Lastly, because June 15th was Nature Photography Day, here are photos from the cliffs above Zapadni Beach.

murres Zap

Mini murre army above Zapadni


Thick-billed murre

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Looking toward High Bluffs from First Bluffs, 16 May 2015

Now that I’ve been back on my original island home for a month, I figured I should recap that with which we’ve been busy.

Although my writing frequency doesn’t indicate it, this has honestly been the most relaxed month I’ve ever spent working in the field. I learned before coming back out to St. George that the red- and black-legged kittiwakes generally follow a 2 year productivity cycle of a good year of many nests, many eggs, and many fledglings and then a bad year with less successful reproduction. This year happens to fall in the low of the cycle, which is a bummer and yet also interesting for me to compare to my stint out here during the highly productive 2010.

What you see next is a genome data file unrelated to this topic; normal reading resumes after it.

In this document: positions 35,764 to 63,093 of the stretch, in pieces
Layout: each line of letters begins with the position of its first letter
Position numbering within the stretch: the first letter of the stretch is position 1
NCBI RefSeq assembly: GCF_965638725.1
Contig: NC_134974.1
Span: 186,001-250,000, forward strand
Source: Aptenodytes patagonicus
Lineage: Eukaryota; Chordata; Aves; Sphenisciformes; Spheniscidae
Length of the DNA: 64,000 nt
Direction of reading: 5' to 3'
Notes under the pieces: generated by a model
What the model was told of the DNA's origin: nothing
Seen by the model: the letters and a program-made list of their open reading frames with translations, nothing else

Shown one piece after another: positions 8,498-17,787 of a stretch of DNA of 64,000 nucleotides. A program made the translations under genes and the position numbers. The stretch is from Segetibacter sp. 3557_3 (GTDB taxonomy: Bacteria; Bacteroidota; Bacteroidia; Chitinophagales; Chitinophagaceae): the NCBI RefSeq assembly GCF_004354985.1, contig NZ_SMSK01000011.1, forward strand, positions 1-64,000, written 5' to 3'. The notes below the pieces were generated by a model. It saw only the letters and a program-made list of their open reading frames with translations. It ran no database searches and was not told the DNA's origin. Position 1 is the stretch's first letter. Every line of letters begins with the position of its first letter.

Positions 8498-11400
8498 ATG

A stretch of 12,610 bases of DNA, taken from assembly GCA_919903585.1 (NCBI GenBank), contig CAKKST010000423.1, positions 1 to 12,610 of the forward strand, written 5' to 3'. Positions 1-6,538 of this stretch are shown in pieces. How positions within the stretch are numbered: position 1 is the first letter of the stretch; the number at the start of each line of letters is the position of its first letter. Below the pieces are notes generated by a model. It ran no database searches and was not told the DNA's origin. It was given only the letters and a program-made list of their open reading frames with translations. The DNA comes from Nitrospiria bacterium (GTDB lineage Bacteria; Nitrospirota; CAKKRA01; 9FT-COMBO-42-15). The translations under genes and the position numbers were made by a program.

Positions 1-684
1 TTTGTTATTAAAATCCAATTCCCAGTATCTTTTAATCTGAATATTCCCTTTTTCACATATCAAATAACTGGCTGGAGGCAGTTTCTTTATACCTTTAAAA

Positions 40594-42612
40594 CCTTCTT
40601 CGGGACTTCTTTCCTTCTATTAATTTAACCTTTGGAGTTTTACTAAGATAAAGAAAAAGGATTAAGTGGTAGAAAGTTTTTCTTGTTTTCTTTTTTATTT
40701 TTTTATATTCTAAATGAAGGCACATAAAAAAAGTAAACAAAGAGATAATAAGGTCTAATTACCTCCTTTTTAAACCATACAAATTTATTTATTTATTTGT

We arrived – without a glitch in our travel – back on May 15th. We’ve spent the first few weeks getting settled, hiking to various parts of the island, resighting both least auklet and kittiwake bands, and mapping out the birds in our study plots.

For least auklets we spend a few hours sitting behind a little rock wall in the 100,000+ bird colony as we use binoculars to spot colored bands in various combinations on the birds’ legs. Resighting kittiwake bands involves walking along a number of beaches at the base of short cliffs or looking across/down from the top of high cliffs. We use both binoculars and spotting scopes to read their red/blue alphanumeric or numeric bands. Seeing specific birds over the years gives biologists in the office the chance to gauge the general survival and health of the populations. The oldest banded kittiwakes we’ve seen this year were banded in 1992, making for some pretty old seabirds.

Relatively early on we noticed we weren’t seeing as many unique least auklet bands as usual, which indicated another year of earlier-than-average nesting in the crevices the auklets inhabit. That put Laney to work searching for crevice nests, locating previous years’ crevices to check, and orienting herself to the colony.